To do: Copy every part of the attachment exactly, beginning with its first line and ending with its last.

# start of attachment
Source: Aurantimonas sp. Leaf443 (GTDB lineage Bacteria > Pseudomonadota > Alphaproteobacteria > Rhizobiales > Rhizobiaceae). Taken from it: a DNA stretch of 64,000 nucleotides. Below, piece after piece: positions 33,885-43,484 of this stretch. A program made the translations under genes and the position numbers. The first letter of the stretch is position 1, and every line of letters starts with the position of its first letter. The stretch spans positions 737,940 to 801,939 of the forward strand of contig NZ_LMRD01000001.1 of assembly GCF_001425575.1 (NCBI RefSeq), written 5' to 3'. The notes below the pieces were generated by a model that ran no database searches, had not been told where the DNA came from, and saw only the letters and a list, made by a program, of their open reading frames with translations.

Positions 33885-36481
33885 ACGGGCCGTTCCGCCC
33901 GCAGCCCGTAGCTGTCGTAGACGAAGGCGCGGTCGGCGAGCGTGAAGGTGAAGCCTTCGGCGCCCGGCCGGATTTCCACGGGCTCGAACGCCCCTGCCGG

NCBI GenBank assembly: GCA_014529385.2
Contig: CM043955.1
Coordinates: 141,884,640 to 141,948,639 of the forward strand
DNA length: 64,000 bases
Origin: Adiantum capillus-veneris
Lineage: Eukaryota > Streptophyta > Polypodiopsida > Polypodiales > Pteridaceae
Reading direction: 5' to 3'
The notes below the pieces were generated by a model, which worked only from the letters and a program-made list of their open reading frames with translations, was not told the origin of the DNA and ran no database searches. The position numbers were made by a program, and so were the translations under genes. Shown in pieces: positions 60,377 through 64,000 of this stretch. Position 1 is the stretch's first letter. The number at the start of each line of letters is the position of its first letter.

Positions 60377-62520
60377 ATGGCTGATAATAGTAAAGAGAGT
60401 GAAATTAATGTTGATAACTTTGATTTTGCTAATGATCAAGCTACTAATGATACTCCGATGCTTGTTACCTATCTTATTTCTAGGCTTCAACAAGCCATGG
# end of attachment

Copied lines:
Source: Aurantimonas sp. Leaf443 (GTDB lineage Bacteria > Pseudomonadota > Alphaproteobacteria > Rhizobiales > Rhizobiaceae). Taken from it: a DNA stretch of 64,000 nucleotides. Below, piece after piece: positions 33,885-43,484 of this stretch. A program made the translations under genes and the position numbers. The first letter of the stretch is position 1, and every line of letters starts with the position of its first letter. The stretch spans positions 737,940 to 801,939 of the forward strand of contig NZ_LMRD01000001.1 of assembly GCF_001425575.1 (NCBI RefSeq), written 5' to 3'. The notes below the pieces were generated by a model that ran no database searches, had not been told where the DNA came from, and saw only the letters and a list, made by a program, of their open reading frames with translations.

Positions 33885-36481
33885 ACGGGCCGTTCCGCCC
33901 GCAGCCCGTAGCTGTCGTAGACGAAGGCGCGGTCGGCGAGCGTGAAGGTGAAGCCTTCGGCGCCCGGCCGGATTTCCACGGGCTCGAACGCCCCTGCCGG

NCBI GenBank assembly: GCA_014529385.2
Contig: CM043955.1
Coordinates: 141,884,640 to 141,948,639 of the forward strand
DNA length: 64,000 bases
Origin: Adiantum capillus-veneris
Lineage: Eukaryota > Streptophyta > Polypodiopsida > Polypodiales > Pteridaceae
Reading direction: 5' to 3'
The notes below the pieces were generated by a model, which worked only from the letters and a program-made list of their open reading frames with translations, was not told the origin of the DNA and ran no database searches. The position numbers were made by a program, and so were the translations under genes. Shown in pieces: positions 60,377 through 64,000 of this stretch. Position 1 is the stretch's first letter. The number at the start of each line of letters is the position of its first letter.

Positions 60377-62520
60377 ATGGCTGATAATAGTAAAGAGAGT
60401 GAAATTAATGTTGATAACTTTGATTTTGCTAATGATCAAGCTACTAATGATACTCCGATGCTTGTTACCTATCTTATTTCTAGGCTTCAACAAGCCATGG